Copyright has potentially killed more creativity than it’s helped protect, and nothing is a better example of such a hypothesis than the death of the short-lived “sample tapestry” trend weaved on two records in particular in 1989: the Beastie Boys’ Paul’s Boutique and De La Soul‘s 3 Feet High & Rising. While the Beasties’ effort was a statement of distinct maturity and unironic brilliance that was desperately needed to save the group from forever being tagged as a novelty act, 3 Feet High was the debut showcase for a young hip-hop trio rewriting just how hip-hop could be approached, both in terms of sonics and wordplay.
Produced with Prince Paul, at the time more or less known predominantly as one of Stetasonic’s DJs and soon to begin a career as one of hip-hop’s most eccentric geniuses, the record is a masterpiece of free-form sample sprawl, the kind-of ingenious pillaging usually affiliated with avant-types like John Oswald, but applied to the genre of hip-hop, where it was probably meant to fit all along. While tracks like “Eye Know” and “Me, Myself & I” approach their sample sources (Steely Dan and Funkadelic respectively) with a more simplistic, though no less masterful approach ingrained in the earlier years of hip-hop, its messy tapestries like “The Magic Number,” “Jenifa Taught Me,” and “Say No Go” that, along with Paul’s Boutique, helped almost reinvent the wheel (of steel) on hip-hop production, and in a better world, would have forever stamped sampling as a valid artform.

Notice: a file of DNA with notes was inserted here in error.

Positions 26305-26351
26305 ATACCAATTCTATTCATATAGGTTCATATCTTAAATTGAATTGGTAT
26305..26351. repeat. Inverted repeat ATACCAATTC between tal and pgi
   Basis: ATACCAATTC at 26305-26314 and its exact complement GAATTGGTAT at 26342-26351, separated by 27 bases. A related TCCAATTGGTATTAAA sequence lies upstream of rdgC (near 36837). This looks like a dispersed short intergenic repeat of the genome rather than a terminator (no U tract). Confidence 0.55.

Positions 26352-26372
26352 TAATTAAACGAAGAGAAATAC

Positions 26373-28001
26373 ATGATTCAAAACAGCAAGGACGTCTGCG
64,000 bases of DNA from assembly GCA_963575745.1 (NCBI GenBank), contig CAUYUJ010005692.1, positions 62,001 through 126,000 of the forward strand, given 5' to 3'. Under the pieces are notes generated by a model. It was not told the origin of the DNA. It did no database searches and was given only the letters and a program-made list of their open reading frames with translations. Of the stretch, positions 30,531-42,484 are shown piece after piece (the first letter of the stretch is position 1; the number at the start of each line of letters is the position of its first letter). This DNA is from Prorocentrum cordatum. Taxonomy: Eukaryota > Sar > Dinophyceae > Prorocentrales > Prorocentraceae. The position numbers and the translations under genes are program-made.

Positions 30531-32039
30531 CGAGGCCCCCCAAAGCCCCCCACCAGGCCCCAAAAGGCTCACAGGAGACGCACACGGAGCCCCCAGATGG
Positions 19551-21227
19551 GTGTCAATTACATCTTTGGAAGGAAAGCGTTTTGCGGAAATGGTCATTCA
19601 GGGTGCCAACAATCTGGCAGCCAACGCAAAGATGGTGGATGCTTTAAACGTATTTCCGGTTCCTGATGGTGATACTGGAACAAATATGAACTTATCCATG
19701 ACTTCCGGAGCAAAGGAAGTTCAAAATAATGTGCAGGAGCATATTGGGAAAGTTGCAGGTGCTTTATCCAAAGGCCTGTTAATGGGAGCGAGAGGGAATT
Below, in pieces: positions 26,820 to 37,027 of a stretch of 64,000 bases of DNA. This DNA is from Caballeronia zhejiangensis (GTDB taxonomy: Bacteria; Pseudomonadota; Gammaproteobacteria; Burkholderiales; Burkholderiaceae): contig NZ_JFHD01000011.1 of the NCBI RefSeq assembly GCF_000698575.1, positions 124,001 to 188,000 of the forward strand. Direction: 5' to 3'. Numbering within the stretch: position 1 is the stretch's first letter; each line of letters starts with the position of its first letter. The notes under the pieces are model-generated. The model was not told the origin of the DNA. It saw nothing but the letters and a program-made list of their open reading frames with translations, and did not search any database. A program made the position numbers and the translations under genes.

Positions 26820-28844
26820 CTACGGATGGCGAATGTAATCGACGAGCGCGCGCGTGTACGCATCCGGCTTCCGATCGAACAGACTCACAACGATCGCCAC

And not just as that, but also as one of the biggest artistic breakthroughs modern music had seen in a good many years. More overlooked are the rhymes of Posdnuos and Trugoy; two of hip-hop’s most underappreciated MCs, the two were able to approach everything from inner-city strife, sex, artistic thievery, and the usual rhymesaying statements of purpose with a distinct poetic aura that was rare at the time, but inevitably paved the way for everyone from Mos Def to Slug to even members of the Wu-Tang Clan. And the interludes and skits? Has anyone else ever pulled these off so that they are actually—get this—enjoyable and more than meaningless filler?
Calling 3 Feet High & Rising one of the decade’s greatest musical products of any genre is an understatement. That way too many critics can never seem to get over 3 Feet High when looking at the rest of De La’s fruitful career is a shame; this was just the beginning, and overlooked masterpieces like De La Soul Is Dead, Buhloone Mindstate, and Stakes Is High were proof that De La were so far ahead of the curve that there’s more than a fair share of folks still playing catch-up.